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Identification and control of LPV systems using orthonormal basis functions

Project members: P.M.J. Van den Hof, C.W. Scherer, V. Verdult, P.S.C. Heuberger, R.T. Tóth

Sponsored by: NWO

Orthogonal basis functions have a long history in the context of system approximation and identification. Examples are the standard pulse basis and the Laguerre basis. These are both special cases of a more general construction in which the basis functions are generated by a cascaded network of all-pass filters. Typically basis function models are parameterized as


where $\{\phi_k(z)\}$ denotes the set of basis functions and $\{c_k\}$ is the set of coefficients (parameters). An important advantage of this parameterization is that the model parameters appear linearly (this implies that in least squares settings the optimum is unique and easily calculated). Furthermore it leads to an output error structure (consistent estimation of the transfer function, irrespective of noise). This project aims at the exploration of the possible advantages of orthogonal basis functions for the modeling and control of non-linear systems.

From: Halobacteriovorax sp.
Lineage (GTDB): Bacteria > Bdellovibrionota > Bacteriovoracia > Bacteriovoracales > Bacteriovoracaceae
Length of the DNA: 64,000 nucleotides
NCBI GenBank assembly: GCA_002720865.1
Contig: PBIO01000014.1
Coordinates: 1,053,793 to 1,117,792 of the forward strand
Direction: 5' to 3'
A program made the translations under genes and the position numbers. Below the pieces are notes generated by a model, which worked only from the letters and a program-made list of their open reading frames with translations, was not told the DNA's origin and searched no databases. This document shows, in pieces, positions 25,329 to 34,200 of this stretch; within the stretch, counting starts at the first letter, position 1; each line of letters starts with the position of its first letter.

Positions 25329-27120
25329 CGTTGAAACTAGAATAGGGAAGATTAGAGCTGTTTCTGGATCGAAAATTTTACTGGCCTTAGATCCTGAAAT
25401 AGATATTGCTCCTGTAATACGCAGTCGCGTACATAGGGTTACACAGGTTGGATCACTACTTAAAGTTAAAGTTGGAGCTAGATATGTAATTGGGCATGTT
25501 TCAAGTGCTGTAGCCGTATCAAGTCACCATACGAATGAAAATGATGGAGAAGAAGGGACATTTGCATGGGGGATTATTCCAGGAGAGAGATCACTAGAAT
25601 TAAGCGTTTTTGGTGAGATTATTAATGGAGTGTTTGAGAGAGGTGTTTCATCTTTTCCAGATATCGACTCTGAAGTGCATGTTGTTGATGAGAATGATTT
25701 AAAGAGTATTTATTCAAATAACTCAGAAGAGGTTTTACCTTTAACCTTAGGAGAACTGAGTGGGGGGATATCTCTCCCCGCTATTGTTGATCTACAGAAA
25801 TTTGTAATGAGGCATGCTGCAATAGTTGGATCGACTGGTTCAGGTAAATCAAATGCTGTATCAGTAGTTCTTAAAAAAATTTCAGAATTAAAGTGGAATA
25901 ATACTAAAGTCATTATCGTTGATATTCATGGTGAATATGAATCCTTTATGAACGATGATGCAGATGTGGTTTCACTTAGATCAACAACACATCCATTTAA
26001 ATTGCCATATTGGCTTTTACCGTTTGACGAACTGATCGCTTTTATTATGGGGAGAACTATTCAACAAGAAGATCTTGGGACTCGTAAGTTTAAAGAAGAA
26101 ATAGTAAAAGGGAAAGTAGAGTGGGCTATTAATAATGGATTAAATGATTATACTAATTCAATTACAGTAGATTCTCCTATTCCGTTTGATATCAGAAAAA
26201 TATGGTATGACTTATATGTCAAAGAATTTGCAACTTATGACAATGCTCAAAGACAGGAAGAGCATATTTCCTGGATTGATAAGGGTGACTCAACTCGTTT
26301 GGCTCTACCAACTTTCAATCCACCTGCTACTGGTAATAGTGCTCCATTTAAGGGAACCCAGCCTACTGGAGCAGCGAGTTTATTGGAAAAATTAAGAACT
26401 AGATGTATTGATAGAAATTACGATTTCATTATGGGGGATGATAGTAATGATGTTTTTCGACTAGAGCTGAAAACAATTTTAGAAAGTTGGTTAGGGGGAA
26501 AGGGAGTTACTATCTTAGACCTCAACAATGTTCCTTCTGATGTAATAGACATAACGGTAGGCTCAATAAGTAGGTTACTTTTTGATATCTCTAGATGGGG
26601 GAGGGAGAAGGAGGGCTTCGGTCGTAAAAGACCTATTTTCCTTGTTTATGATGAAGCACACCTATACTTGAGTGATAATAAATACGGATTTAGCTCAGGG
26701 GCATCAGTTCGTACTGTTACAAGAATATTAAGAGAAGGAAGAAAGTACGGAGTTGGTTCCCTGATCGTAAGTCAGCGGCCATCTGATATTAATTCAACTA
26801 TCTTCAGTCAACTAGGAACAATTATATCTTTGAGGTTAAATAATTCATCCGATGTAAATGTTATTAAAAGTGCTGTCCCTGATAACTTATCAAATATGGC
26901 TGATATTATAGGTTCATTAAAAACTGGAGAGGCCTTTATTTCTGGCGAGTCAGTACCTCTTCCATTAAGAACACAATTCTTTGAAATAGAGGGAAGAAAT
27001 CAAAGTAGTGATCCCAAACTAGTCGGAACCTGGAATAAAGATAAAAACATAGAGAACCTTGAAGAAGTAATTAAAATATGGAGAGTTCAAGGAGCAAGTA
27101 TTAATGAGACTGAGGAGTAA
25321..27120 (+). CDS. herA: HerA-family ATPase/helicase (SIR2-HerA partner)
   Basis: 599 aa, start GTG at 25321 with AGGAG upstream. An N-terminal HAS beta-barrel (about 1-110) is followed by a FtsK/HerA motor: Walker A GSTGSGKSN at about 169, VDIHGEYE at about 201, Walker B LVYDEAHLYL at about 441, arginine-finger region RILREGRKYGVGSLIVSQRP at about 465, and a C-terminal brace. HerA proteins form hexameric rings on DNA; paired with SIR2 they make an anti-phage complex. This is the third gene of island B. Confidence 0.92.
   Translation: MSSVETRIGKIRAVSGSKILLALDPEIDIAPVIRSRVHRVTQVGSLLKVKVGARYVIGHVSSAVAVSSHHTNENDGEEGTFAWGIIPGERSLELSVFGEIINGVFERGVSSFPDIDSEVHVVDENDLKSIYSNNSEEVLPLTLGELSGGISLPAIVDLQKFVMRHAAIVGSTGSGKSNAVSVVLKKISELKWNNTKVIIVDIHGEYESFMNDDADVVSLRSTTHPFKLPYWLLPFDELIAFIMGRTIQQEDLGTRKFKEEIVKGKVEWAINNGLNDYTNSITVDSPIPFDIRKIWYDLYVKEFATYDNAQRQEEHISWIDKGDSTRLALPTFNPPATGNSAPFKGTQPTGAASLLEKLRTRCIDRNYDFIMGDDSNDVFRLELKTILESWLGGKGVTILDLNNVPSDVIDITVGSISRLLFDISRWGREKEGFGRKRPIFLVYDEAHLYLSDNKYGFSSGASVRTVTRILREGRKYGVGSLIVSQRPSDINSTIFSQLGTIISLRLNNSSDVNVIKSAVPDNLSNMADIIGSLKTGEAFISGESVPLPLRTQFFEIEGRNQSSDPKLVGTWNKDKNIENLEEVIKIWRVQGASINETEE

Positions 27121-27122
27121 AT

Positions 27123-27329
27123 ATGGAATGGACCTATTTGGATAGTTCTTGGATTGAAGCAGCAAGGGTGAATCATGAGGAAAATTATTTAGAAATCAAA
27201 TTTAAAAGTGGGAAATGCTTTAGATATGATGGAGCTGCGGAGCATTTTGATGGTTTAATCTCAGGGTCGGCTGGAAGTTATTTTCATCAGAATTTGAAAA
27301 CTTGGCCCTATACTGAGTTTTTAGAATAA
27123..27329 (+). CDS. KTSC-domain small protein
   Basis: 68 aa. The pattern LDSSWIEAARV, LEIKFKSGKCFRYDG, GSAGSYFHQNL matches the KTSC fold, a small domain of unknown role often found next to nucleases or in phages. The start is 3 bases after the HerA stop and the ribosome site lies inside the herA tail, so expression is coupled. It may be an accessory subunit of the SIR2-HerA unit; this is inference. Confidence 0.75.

Many practical (control) systems involve phenomena that are not only functions of time, but also of other independent variables, such as, e.g., space coordinates. Furthermore, these functions are sometimes nonlinear and/or non-stationary. As a result the accurate modeling of such systems is in general a complex and tedious task, involving the use of nonlinear partial differential equations, leading to models with a huge number of parameters and high computational complexity. On the other hand accurate and efficient control of the relevant process variables is of paramount importance to satisfy the increasing performance demands. In order to achieve these goals, control algorithms and methods have to be applied that require process models of low complexity. This project aims at the development and application of a new generation of tools for identification and control of these processes, enhancing results recently obtained in systems and control theory, with the goal to bridge this obvious gap between modeling and control requirements by the creation of relatively simple models, that are both accurate in the representation of the overall system behavior, suited for control design. One of the approaches taken will consist of interpolation of locally linear models, combining the theory on LPV (linear parameter varying) systems and the theory on orthogonal basis functions.


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